Most commonly, patients may experience fatigue, generalized weakness, brain fog, and dyspnea, but symptoms can include arthralgias, myalgias, cough, chest discomfort, palpitations, anosmia, dysgeusia, nausea, abdominal pain, diarrhea, headache, poor sleep, difficulty concentrating, memory impairment, depression, and anxiety. Postural orthostatic tachycardia syndrome (POTS) is a frequent occurrence.
As more is learned about the long-term effects of COVID-19 in some individuals, durable cutaneous manifestations have been observed. See skin and oral mucosal manifestations of COVID-19.
A preprint (not yet peer-reviewed) prospective longitudinal cohort study in the United Kingdom analyzed 336 652 subjects who tested positive for SARS-CoV-2. Of these, 9323 subsequently developed long COVID, defined as symptoms lasting for more than 28 days, and 1459 had post-COVID syndrome, defined as more than 12 weeks of symptoms. Review of symptom clusters in these subjects identified 3 main clusters of syndromes occurring within and across wild-type, delta, and alpha variants. (It is thought that the SARS-CoV-2 omicron variant is much less likely to lead to long COVID compared with the original, wild-type virus.) These clusters are cardiorespiratory, central neurologic, and multiorgan symptoms; a lesser cluster of gastrointestinal symptoms was also noted. Other researchers have clustered into main categories of cardiorespiratory syndrome, fatigue syndrome, and neuropsychiatric syndrome, with lesser clusters of gastrointestinal syndrome and hepatobiliary syndrome.
Symptoms can persist beyond 6 months in some individuals, although patients most often progressively improve with time. Eventually, most patients report returning to their usual state of health.
The pathophysiology of PCCs is still unknown. There are no specific laboratory abnormalities or imaging findings necessary for the diagnosis of PCCs.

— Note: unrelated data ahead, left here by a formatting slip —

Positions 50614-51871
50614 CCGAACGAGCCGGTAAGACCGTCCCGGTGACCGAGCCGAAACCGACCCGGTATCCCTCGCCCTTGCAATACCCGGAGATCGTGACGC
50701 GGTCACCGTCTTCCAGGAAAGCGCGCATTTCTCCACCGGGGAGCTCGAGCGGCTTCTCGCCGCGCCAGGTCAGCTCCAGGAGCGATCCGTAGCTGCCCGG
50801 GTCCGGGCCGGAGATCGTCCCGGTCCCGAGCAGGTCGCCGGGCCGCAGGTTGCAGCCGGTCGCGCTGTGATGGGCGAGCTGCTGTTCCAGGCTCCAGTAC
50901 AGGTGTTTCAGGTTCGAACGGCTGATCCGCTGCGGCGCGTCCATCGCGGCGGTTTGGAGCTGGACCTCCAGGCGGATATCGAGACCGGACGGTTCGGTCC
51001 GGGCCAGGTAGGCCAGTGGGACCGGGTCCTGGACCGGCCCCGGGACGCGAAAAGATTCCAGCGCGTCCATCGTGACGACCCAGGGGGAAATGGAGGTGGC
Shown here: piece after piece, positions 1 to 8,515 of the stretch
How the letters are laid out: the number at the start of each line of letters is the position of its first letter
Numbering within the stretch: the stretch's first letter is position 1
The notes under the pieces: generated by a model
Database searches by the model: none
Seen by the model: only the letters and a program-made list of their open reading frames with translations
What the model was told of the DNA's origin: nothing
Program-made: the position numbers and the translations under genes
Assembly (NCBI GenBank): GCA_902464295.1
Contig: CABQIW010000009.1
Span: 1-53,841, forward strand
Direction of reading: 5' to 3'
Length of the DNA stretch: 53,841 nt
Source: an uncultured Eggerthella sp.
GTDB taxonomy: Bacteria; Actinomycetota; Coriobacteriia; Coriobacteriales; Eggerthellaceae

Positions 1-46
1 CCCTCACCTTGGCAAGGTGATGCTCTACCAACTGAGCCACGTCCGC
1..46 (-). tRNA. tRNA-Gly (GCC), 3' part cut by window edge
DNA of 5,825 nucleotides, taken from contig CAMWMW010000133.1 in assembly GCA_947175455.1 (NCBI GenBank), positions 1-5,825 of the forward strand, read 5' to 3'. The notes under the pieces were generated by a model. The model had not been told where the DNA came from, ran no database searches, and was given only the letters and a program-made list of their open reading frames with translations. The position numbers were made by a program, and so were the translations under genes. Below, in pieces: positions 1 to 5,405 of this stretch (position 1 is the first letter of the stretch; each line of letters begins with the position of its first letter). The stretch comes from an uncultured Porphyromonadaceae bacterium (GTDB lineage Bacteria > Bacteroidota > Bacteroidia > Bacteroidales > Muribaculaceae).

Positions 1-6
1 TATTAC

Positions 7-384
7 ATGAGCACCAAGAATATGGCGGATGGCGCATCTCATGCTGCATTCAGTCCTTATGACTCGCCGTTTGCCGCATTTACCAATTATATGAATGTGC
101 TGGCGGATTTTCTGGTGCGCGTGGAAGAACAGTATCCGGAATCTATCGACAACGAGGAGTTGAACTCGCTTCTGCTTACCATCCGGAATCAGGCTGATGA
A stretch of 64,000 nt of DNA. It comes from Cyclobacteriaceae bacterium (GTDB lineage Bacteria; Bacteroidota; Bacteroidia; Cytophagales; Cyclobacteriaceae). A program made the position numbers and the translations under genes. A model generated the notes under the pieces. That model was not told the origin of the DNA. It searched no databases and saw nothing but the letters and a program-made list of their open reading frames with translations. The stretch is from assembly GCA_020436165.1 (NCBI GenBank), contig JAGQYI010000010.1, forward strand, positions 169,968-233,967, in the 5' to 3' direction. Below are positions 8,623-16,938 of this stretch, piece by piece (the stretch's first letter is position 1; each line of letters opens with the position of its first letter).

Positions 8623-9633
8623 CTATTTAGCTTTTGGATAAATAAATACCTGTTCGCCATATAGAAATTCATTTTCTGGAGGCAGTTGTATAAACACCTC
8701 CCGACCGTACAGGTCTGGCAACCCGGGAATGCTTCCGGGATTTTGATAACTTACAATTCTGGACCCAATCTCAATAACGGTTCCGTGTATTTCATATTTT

PCCs can develop regardless of initial COVID-19 illness severity. Risk factors include older age, partial or no vaccination, female sex, more than 5 symptoms in the first week of acute infection, and comorbid illness, such as diabetes and chronic kidney disease.
In a large study, about one-fifth of fully vaccinated patients diagnosed with breakthrough infection reported having long-COVID symptoms at 6 weeks after diagnosis. Another published study in September 2021 found that vaccination was protective against development of PCCs; those who were fully vaccinated when they contracted SARS-CoV-2 developed PCCs at approximately half the rate of those who were unvaccinated when they contracted SARS-CoV-2 (5.2% versus 10.7%, respectively).
Related topics: multisystem inflammatory syndrome in adults (MIS-A), multisystem inflammatory syndrome in children (MIS-C)
U09.9 – Post COVID-19 condition, unspecified
1119303003 – Post-acute COVID-19
Differential Diagnosis & Pitfalls
- Myalgic encephalomyelitis (chronic fatigue syndrome)
- Postural orthostatic tachycardia syndrome
- Mast cell activation syndrome
- Connective tissue diseases (eg, systemic lupus erythematosus, rheumatoid arthritis)
- Bacterial or viral pneumonia – look for current fevers and chills
- Bronchiectasis – look for significant, chronic sputum production
- Pulmonary fibrosis
- Pulmonary embolism
- Asthma / chronic obstructive pulmonary disease (COPD)
- Gastroesophageal reflux disease (GERD)-associated cough
- Acute coronary syndrome / myocardial infarction
- Congestive heart failure
- Renal failure (acute kidney injury, chronic kidney disease) / uremia
- Generalized anxiety disorder
- Posttraumatic stress disorder
- Postintensive care syndrome
- Cerebral venous sinus thrombosis
- Hypothyroidism or hyperthyroidism
- Parkinson disease – associated with anosmia